As can be inferred from the demographic data, there is the likelihood of a higher incidence of female-headed households amid conditions of relative poverty and low literacy. A dependency ratio of 77.68 percent (NCSO 2000) suggests a heavy burden on the family income earners, with economic hardships likely to be aggravated by high rates of unemployment or underemployment and lack of job security. Generally, these are conditions that accompany unmet gender and RH needs.

Indeed, even before the HMRG’s engagement in Sasa, various personalities and organizations saw the need to engage the community in public discourse on RA 9262 and other women laws, risky lifestyle, family planning, and related issues. In the last ten years alone, researches on social problems such as child labor, child rights violations, human trafficking, prostitution, and domestic abuse had been done. in Sasa by various universities and interest groups. Rights-based NGOs like the Bathaluman Crisis Center, Lawig Bubai, Luna Legal Center, and WOMENet have established presence in the barangay for the delivery of their respective services.

MR GAD in Barangay Sasa

The MR GAD program officially tied up its partnership with Barangay Sasa in 2006, with the enthusiastic support of Barangay Captain Mario C. Reta and the GAD focal person Lorna Pandapatan, who also happens to be a member of the Barangay Council. Reta was among the first MR GAD Advocates because he was convinced that the barangay needed this project to serve the needs of men and boys among his constituents.

Pandapatan discloses that since 2006 the barangay had realigned its GAD expenditures in line with MR GAD program thrusts. Portions of its GAD budget were allocated for trainings and activities to engage men and boys in the community and to provide capability building training, resource sharing, and networking among local government agencies, service providers, and youth organizations. Pandapatan says,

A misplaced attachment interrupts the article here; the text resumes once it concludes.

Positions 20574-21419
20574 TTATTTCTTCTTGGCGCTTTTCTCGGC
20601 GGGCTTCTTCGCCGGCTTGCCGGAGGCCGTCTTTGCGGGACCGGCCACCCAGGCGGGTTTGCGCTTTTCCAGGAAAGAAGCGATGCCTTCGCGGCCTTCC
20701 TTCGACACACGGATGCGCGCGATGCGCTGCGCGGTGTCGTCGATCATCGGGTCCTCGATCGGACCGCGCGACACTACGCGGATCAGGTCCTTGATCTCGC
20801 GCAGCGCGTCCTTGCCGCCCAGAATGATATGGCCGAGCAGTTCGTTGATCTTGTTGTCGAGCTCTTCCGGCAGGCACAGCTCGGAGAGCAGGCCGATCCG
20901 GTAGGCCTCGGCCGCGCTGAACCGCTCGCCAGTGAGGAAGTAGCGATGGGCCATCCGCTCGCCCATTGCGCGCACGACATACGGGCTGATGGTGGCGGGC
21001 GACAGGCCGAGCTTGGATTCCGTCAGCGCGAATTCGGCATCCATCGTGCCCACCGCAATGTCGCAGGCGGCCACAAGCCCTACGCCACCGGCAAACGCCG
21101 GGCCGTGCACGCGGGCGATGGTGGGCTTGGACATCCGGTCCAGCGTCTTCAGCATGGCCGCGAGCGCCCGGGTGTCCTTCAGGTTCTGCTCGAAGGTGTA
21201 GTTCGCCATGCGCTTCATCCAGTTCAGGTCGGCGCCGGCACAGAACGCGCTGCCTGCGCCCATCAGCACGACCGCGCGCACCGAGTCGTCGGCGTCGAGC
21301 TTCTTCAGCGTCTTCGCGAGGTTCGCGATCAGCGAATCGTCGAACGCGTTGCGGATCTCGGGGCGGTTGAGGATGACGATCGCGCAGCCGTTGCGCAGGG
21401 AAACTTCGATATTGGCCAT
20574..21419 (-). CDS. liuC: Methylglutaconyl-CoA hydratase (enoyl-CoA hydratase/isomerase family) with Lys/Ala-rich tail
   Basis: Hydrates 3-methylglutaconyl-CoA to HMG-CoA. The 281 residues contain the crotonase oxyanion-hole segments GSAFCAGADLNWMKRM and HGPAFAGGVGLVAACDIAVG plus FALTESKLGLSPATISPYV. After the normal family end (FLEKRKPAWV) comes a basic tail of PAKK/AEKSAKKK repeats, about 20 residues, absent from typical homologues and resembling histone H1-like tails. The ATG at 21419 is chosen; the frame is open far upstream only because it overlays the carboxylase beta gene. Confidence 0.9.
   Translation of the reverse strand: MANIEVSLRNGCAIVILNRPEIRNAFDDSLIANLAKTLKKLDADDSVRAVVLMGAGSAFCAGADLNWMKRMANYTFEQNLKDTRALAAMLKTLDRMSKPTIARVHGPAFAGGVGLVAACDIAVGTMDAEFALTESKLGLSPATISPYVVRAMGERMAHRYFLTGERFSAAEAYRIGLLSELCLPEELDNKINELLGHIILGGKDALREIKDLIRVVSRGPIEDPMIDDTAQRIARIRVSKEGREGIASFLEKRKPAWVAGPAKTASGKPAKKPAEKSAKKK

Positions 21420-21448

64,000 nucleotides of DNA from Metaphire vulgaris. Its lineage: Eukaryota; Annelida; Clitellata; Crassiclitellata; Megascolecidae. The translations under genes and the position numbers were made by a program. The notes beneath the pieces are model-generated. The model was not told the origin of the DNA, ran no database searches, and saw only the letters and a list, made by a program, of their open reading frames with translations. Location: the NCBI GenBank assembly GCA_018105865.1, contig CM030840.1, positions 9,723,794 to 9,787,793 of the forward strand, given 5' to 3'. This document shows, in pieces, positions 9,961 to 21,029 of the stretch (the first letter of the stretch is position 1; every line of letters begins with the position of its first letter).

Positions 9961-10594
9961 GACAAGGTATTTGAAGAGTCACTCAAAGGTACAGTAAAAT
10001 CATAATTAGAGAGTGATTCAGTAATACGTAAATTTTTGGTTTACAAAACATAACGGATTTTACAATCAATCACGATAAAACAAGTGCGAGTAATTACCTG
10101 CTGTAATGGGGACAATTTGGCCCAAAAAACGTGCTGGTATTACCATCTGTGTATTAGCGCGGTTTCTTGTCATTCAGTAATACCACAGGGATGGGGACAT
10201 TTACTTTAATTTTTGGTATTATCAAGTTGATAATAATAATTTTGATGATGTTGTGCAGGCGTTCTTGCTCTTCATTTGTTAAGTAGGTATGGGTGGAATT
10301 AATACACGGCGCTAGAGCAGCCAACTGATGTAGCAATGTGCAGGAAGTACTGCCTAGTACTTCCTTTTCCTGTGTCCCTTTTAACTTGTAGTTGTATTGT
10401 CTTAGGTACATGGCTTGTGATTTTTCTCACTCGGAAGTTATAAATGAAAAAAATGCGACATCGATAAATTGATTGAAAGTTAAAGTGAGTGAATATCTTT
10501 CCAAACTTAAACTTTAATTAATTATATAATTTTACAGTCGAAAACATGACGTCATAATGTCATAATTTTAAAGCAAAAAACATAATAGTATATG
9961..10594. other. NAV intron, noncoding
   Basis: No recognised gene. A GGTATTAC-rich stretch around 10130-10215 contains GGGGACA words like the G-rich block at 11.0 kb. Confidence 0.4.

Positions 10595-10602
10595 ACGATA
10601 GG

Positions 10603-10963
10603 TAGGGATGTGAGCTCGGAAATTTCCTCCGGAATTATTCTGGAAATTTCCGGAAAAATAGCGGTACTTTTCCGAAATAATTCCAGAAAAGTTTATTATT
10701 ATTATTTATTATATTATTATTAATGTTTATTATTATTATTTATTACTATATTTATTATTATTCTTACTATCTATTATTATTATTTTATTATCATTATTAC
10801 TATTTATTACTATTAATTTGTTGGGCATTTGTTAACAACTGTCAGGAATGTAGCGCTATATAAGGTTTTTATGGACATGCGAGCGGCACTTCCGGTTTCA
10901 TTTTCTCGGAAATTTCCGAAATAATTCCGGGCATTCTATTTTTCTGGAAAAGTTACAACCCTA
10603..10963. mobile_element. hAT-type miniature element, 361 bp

“We still have to deliver skills training to improve the livelihood opportunities for our constituents. We try to apportion the barangay’s GAD budget so we can serve everybody. But, of course, MR GAD trainings are a priority. The people ask for it. They want to participate and they keep asking us when the next one will be. We find ways to hold the MR GAD trainings as scheduled.”

Later, MR GAD inputs were even extended to faith-based organizations, a strategic move that evolved from the barangay leadership’s concern to involve them in the work of supporting the counseling needs of men and couples in crisis. MR GAD’s trainings and discussions in the community also proved popular among women’s groups, such that in San. these are seldom exclusively for male participants only. The training workshops, which have so far been directed to local government functionaries, faith-based groups, and even women, youth, and gay organizations, feature huge attendance and active participation.